The outpouring of nostalgia and affection inspired by Record Store Day (April 18) - Metallica and Franz Ferdinand are among the artists to pledge their support - proves how far attitudes to record shops have changed.

Ten years ago, the 'snooty record store guy' was a widely scorned character type – the kind of joyless snob who'd sneer at your inferior purchases while lovingly fingering his limited-edition Warp Records compilations under the counter.



Back then, the local record shop was a zone of low-level intimidation and fear. Now, it's a cherished emblem of a vanished era. The balance of power has shifted. Hence, as downloading and piracy rip their profitability down to zero and beyond, suddenly we value the few remaining shops as strongholds of authenticity in an industry that has changed beyond recognition.



On some level, we look at a place like London's Pure Groove, or RPM Records in Newcastle and think, this is how music should be: small-scale, keyed into a local community, independent.

Trouble is, it's a bit late to get misty-eyed about record shops now. They're already screwed. In the UK alone, 540 stores have closed in the last four years. The distribution giant Pinnacle collapsed in 2008, leaving many outlets massively out of pocket.

And this trend is not going to be reversed. A generation has grown up expecting music to be free. The next generation will have no concept of music in a physical form. Those kids will regard record shops, if any remain, as nothing more than weird, cobwebby museums.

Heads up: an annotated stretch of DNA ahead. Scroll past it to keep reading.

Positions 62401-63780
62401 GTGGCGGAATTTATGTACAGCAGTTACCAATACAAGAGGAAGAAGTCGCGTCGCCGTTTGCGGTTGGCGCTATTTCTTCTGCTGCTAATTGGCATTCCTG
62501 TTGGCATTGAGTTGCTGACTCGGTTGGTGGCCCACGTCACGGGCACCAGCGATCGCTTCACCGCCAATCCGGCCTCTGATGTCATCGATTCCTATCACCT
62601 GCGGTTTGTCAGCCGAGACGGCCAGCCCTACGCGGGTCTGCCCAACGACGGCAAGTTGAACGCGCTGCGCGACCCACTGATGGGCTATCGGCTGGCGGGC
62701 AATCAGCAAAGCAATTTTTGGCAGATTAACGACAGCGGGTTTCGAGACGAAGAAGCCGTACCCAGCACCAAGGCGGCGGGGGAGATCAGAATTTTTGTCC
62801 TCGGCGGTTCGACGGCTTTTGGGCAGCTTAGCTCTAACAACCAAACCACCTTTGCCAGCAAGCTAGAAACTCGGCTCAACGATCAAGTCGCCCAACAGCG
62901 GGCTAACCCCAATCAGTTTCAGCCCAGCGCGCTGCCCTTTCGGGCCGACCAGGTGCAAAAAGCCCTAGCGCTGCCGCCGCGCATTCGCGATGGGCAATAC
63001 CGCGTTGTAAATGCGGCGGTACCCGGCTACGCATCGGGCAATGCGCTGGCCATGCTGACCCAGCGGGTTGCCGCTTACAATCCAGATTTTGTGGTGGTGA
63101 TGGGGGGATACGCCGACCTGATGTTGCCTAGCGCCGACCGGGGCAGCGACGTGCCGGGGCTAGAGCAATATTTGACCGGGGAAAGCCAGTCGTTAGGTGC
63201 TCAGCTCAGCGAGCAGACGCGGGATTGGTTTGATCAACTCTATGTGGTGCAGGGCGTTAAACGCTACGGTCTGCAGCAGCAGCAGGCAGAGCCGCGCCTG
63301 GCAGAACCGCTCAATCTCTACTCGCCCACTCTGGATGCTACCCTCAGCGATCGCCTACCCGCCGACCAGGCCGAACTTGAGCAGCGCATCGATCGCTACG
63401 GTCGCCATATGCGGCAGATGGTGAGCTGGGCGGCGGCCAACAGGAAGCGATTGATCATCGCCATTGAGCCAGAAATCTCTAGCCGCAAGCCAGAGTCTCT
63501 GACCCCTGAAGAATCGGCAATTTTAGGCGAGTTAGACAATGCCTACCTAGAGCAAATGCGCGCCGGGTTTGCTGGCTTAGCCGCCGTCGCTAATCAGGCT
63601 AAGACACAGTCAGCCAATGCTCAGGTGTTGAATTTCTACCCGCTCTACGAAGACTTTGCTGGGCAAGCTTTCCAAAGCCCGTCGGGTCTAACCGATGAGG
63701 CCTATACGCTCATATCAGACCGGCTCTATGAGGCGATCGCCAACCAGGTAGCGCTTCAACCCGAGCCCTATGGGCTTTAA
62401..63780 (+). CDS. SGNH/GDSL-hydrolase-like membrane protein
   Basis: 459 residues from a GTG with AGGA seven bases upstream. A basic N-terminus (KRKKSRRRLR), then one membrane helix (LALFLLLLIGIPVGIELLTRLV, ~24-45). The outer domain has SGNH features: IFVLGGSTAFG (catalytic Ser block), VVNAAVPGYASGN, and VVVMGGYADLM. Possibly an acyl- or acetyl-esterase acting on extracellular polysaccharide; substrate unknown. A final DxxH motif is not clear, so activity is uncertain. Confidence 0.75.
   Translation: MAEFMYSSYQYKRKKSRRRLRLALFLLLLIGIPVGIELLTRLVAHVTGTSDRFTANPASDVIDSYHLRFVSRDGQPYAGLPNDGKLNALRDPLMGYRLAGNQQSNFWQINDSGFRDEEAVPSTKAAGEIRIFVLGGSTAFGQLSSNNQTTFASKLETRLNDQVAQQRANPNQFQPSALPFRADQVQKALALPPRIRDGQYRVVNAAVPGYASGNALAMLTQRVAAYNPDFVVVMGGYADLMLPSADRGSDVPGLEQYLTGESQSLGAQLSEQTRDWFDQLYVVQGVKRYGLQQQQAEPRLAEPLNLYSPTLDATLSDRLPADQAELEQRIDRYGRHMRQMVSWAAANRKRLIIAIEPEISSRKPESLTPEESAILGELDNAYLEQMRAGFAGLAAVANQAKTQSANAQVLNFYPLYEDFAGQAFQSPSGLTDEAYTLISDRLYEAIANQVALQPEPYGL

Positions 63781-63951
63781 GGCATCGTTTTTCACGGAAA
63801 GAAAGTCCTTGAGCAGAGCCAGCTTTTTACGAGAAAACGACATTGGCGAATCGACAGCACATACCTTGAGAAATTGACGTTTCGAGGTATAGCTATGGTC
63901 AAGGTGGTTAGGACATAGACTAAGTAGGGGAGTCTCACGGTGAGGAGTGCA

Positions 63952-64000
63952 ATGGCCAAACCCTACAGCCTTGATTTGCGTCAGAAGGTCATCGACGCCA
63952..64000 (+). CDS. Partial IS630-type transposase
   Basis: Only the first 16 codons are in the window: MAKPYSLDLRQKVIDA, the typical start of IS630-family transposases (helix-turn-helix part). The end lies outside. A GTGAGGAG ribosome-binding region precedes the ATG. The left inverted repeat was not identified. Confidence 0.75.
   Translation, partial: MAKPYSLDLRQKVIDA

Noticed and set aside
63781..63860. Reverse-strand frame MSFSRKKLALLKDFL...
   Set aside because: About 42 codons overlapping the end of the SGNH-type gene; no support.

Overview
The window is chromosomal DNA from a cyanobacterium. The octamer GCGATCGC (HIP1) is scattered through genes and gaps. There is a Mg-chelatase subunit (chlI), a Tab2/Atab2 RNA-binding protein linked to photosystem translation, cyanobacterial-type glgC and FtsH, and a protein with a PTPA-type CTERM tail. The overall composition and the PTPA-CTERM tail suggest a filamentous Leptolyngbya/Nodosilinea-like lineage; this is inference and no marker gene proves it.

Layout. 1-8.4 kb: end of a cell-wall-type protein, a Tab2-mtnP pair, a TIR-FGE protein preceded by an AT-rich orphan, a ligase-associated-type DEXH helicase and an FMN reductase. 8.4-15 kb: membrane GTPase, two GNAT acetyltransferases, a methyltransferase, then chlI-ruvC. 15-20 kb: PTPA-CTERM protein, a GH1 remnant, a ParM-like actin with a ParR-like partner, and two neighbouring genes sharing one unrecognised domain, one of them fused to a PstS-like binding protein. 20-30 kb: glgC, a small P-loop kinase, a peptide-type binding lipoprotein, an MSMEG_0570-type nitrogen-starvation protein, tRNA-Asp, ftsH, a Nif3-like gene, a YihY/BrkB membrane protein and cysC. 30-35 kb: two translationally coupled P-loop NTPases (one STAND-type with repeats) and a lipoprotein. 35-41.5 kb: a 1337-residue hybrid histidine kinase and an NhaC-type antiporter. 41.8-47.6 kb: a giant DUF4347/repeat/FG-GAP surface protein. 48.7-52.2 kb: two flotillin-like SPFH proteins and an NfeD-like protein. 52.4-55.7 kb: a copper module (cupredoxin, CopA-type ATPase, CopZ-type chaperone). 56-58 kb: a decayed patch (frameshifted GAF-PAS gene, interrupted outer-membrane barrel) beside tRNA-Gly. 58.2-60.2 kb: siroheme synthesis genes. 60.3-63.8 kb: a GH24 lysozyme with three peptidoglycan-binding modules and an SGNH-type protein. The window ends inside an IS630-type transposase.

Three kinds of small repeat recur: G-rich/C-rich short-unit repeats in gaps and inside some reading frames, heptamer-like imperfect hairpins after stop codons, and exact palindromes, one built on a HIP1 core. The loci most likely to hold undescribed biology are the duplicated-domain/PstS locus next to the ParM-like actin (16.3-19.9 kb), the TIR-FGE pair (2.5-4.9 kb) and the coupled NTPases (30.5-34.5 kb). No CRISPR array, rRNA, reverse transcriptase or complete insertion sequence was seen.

But is this such an epic tragedy? I wonder if there's an element of false nostalgia here. The particular kind of store people have in mind when this subject comes up – ie, a half-remembered realm where a clued-up expert would have the time to guide you through the new releases, make personal recommendations, and send you on your way – surely disappeared decades ago, if it ever existed.

Besides, many of these nostalgists are precisely the kind of music obsessives who would have spluttered with rage if any record store assistant had presumed to tell them what to listen to. Who relies on retailers to help them discover new music? Or music critics, for that matter. These days, we make our own discoveries.

I should know. I worked in an independent record shop in Amersham for four years. There was no time to make pally recommendations – we were too busy processing the big sellers in a frantic bid to turn a profit. Which ultimately failed. The store closed in 2003. It was replaced by a Robert Dyas.

The cold truth is that the fate of record stores is bound up with wider shifts in our economic behaviour. No-one could save Woolworths, because the niche it had catered for no longer existed. Similarly, commentators are up in arms about the plight of regional newspapers. But when was the last time you read one? Sometimes, the depressing conclusion is the only accurate one.

Perhaps if the people bemoaning the fate of record stores spent a little less time romanticising them, and more time spending money in them, they wouldn't be in such a desperate position.

You can read more about Record Store Day in the new issue of NME.

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